So what’s Time Warner Cable going to do about it? They’re going to launch a website — yes, a website with the catchy URL: www.rolloverorgettough.com. News Corp, Sinclair Broadcasting and cable networks must be quaking in their collective fee-hiking boots.
With media titans GE and Vivendi still negotiating a deal to bring cable operator Comcast into a mega-media joint venture, a management move at DirecTV is giving dealwatchers a fresh programming alternative.
Yinka Adegoke and Sinead Carew report the appointment of PepsiCo veteran Michael White (pictured below), who has no experience in pay TV, as DirecTV CEO is being read as a sign the company's parent, Liberty Media, just wants a baby-sitter until its sells the operation in the next couple of years.
Telecom leaders Verizon and AT&T approached Liberty earlier this year, they report. Both have cross-marketing deals with DirecTV and would leapfrog the rest of the market with the addition of DirecTV's subscriber base. But fears of insurmountable regulatory resistance put those talks on ice.
Comcast’s Interactive Media president Amy Banse talks on this video clip about the launch of TV Everywhere in December at the NewTeeVee Live 09 event. TV Everywhere, for anyone who’s been on Mars for the last year, is the cable industry’s attempt to make cable programming available over the Web for no extra charge to paying subscribers. Comcast’s version of it will actually be called On Demand Online and is currently on trial with 5,000 Comcast homes. This chat with Banse gives some insight into the largest U.S. cable operator’s plans and includes a couple a couple news nuggets for watchers of this space:
On Demand Online will launch, as previously hinted, this December.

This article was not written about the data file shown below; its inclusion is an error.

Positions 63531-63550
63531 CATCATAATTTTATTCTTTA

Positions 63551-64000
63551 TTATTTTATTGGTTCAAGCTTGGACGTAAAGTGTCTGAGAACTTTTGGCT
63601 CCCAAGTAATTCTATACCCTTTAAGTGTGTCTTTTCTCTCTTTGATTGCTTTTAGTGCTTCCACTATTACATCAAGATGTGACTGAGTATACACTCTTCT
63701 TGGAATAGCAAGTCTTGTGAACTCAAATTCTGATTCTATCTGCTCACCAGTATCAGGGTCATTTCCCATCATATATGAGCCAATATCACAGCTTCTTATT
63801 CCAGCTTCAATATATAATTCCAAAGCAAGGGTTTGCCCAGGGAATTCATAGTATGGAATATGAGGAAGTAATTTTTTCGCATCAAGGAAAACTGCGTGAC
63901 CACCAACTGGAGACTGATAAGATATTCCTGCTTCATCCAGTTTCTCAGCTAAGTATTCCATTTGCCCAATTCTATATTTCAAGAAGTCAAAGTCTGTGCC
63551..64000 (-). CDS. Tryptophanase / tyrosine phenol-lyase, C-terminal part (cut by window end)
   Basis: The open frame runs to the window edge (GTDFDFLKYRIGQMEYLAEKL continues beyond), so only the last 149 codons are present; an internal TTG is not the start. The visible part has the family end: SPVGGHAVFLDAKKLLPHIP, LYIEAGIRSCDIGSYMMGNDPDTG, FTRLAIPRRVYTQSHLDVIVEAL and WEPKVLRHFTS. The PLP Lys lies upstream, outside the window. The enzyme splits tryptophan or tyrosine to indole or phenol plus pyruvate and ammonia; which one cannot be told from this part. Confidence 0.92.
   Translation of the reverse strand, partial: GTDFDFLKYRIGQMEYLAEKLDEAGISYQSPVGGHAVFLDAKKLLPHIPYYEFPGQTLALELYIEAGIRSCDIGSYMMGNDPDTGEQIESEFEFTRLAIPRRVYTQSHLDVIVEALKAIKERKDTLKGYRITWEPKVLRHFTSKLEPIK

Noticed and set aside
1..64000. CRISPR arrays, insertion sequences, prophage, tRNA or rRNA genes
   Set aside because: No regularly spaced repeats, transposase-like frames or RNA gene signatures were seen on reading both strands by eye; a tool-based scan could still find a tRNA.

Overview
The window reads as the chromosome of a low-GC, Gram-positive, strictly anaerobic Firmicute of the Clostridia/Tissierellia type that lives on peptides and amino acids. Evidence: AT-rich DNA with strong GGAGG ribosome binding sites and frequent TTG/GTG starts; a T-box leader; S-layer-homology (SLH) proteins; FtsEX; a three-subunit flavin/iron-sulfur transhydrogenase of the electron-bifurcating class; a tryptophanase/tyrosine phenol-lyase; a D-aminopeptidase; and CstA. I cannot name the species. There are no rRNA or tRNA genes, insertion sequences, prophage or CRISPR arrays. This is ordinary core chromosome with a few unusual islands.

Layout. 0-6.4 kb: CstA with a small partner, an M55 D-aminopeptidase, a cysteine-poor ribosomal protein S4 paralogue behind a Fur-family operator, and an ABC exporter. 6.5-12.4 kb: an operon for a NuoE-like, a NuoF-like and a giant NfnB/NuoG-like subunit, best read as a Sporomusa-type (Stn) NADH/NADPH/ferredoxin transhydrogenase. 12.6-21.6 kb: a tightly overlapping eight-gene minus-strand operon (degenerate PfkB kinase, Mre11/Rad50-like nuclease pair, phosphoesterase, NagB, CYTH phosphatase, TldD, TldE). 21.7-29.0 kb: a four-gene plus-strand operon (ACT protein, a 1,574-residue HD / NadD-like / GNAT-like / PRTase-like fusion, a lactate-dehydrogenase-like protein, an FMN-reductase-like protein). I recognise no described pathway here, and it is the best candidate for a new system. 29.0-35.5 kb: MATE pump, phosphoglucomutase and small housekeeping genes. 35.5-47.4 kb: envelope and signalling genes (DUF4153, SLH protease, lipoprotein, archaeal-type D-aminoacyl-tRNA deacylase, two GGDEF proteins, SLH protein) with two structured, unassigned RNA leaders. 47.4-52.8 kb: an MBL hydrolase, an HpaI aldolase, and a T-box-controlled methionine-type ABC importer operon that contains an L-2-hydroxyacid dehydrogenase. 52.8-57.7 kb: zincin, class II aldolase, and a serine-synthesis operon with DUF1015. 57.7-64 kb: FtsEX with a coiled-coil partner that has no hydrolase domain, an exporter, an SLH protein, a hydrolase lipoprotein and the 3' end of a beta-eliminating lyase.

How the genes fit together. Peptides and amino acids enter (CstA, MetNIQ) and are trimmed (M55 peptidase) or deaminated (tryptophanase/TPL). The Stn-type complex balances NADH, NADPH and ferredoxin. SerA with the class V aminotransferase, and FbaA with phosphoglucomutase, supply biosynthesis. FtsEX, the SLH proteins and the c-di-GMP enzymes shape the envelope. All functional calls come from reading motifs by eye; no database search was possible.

Banse says users will be able to watch their favorite shows with authentication even when they’re away from home (Is this the death of EchoStar’s SlingBox?). It’s not clear from this interview if out of home on demand will work when a user is outside the United States.
Each home will have authentications rights to watch their shows on three different devices.
One issue Banse acknowledges still needs to be sorted out is the right advertising model to help support this new channel. “We’re in the first inning” she says.
Much more here:
When they meet at the Plaza, they will talk about a ton of different things that their customers, their investors and other readers want to know. I have to apologize for them because they’re not letting in any riff-raff. And that includes reporters who get paid to spend all day figuring out how these people decide what kind of entertainment you want, what kind of technology you pay them for and what deals they pursue with the money that you give them when you buy their stock. This event always excludes press, but that’s no reason not to highlight what you probably are missing because of this. After all, who wants to wait for the 8-K filing?